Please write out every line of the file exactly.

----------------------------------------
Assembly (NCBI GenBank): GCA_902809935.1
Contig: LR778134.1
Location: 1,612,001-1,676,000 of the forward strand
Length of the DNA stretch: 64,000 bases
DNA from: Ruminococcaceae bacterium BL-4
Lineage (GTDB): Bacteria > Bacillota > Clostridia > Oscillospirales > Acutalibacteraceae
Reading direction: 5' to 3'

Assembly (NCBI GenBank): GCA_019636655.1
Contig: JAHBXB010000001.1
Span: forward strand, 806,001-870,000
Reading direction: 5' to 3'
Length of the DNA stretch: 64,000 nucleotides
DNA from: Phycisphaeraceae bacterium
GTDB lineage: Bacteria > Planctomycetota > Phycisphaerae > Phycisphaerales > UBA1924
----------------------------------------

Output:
Assembly (NCBI GenBank): GCA_902809935.1
Contig: LR778134.1
Location: 1,612,001-1,676,000 of the forward strand
Length of the DNA stretch: 64,000 bases
DNA from: Ruminococcaceae bacterium BL-4
Lineage (GTDB): Bacteria > Bacillota > Clostridia > Oscillospirales > Acutalibacteraceae
Reading direction: 5' to 3'

Assembly (NCBI GenBank): GCA_019636655.1
Contig: JAHBXB010000001.1
Span: forward strand, 806,001-870,000
Reading direction: 5' to 3'
Length of the DNA stretch: 64,000 nucleotides
DNA from: Phycisphaeraceae bacterium
GTDB lineage: Bacteria > Planctomycetota > Phycisphaerae > Phycisphaerales > UBA1924